Christoph Probst

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Gestapo Photos of Christoph Probst

Christoph Probst (November 6, 1919-February 22, 1943) was one of the six core members of the White Rose Resistance Group. He was one of the later members to join. He played a passing role in the first four leaflets, but then began to distance himself from the group in order to protect his wife and three children.[1] In late January 1943, Probst, who wanted to play a more pivotal role in the Resistance, asked Hans Scholl if there was anything he could do to help. Scholl, who at first was reluctant to allow Probst to take part in more of the risky activities because of his family, suggested that Probst write a draft of the Seventh leaflet.[2] Probst happily did so, and gave it to Hans within a few days. This pamphlet was on Hans when he and his sister Sophie were arrested on February 18, 1943.[3] Hans tried to tear it up, but it was taken from him before he could finish tearing it. The Gestapo traced the handwriting to Christoph, who was captured on February 20.[3] On February 22, Hans, Sophie, and Christoph were put on trial. The trial was resided over by Roland Freisler, a hard judge who gave death sentences to about 90% of the trials he presided over.[4] When asked to speak, Christoph attempted to be released, stating that he suffered from a psychotic depression stemming from the fact that his wife was sick with child bed fever.[2] When this tactic didn't work, he pleaded with the judge to spare him on account of his children. Freisler didn't listen to his plea, even when Hans Scholl offered to take all the punishment for Christoph if only Freisler would let Christoph go free.[3] At around 2 pm, Freisler announced the verdict. Hans, Sophie, and Christoph were guilty. The punishment was death, to be carried out immediately that same day. Christoph was hustled to a prison cell, where he wrote his last letters. Christoph, who was technically not associated with any religion, although he had accepted Catholicism long ago, asked to be baptized into the Catholic faith before he died. For a few minutes before his death, Hans, Sophie, and Christoph were allowed to be together for a short time. While there, Christoph is credited with saying, "I didn't know dying could be so easy." A few minutes after 5 pm. Christoph was put under the guillotine. He didn't get to see his wife or children before he died.[3]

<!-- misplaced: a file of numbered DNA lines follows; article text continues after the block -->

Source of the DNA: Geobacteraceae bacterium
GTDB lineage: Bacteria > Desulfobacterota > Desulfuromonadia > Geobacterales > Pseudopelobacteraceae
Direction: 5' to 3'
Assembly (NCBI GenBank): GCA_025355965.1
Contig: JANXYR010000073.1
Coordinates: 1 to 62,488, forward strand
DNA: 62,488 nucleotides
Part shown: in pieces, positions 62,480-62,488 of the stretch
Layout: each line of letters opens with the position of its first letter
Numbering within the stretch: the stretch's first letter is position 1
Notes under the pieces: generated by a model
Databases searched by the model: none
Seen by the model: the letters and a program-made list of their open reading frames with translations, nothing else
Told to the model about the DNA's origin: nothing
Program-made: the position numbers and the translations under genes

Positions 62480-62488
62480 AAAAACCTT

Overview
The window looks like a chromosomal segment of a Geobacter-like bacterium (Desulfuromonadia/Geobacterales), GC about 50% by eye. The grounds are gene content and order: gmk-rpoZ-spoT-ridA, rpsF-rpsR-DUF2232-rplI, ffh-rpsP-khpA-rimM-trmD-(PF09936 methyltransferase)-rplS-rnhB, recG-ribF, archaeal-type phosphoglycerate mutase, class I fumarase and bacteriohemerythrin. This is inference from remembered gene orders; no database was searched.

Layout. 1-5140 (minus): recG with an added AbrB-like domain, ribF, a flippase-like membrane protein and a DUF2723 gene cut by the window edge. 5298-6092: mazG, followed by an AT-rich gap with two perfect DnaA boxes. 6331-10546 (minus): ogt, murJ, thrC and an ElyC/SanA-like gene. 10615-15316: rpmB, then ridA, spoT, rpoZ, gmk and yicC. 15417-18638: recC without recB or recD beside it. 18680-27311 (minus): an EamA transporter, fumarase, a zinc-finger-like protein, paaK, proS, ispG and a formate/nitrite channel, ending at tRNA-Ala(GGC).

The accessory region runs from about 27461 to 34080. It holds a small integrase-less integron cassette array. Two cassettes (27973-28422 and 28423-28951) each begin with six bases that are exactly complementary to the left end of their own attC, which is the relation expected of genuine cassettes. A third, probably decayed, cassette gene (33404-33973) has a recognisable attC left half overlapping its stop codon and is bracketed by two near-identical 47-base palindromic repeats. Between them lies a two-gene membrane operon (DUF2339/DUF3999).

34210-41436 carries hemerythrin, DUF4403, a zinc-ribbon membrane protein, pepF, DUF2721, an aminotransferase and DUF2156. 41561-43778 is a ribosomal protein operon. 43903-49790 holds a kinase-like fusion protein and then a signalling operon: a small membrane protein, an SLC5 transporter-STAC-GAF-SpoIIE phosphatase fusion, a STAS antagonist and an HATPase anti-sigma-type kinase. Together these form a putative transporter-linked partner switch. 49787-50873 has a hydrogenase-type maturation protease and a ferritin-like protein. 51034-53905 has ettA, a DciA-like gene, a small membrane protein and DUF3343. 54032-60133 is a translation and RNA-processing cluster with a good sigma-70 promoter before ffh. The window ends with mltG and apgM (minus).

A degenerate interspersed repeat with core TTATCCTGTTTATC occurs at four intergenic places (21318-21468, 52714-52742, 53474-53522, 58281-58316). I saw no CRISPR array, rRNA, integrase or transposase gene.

Legacy[change | change source]

In 1999, Probst (who had been baptized as a Catholic just minutes before his death) was inducted in the martyrology of the German Catholic Church.

References[change | change source]

  1. Gill, Anton (1995). An honourable defeat : a history of German resistance to Hitler, 1933-1945 (1st Owl book ed.). New York: H. Holt. ISBN 0-8050-3515-X. OCLC 34109115.
  2. 2.0 2.1 1917-1998., Scholl, Inge (2011). The White Rose : Munich, 1942-1943. Wesleyan University Press. ISBN 978-0-8195-7272-1. OCLC 767498250. {{cite book}}: |last= has numeric name (help)CS1 maint: multiple names: authors list (link)
  3. 3.0 3.1 3.2 3.3 Stern, Fritz; Hanser, Richard (1979). "A Noble Treason: The Revolt of the Munich Students against Hitler". Foreign Affairs. 58 (2): 426. doi:10.2307/20040455. ISSN 0015-7120. JSTOR 20040455.
  4. Eltscher, Louis R. (2018). Traitors or Patriots? : a story of the German anti-Nazi resistance (Revised ed.). Bloomington, IN. ISBN 978-1-5320-4676-6. OCLC 1047795077.{{cite book}}: CS1 maint: location missing publisher (link)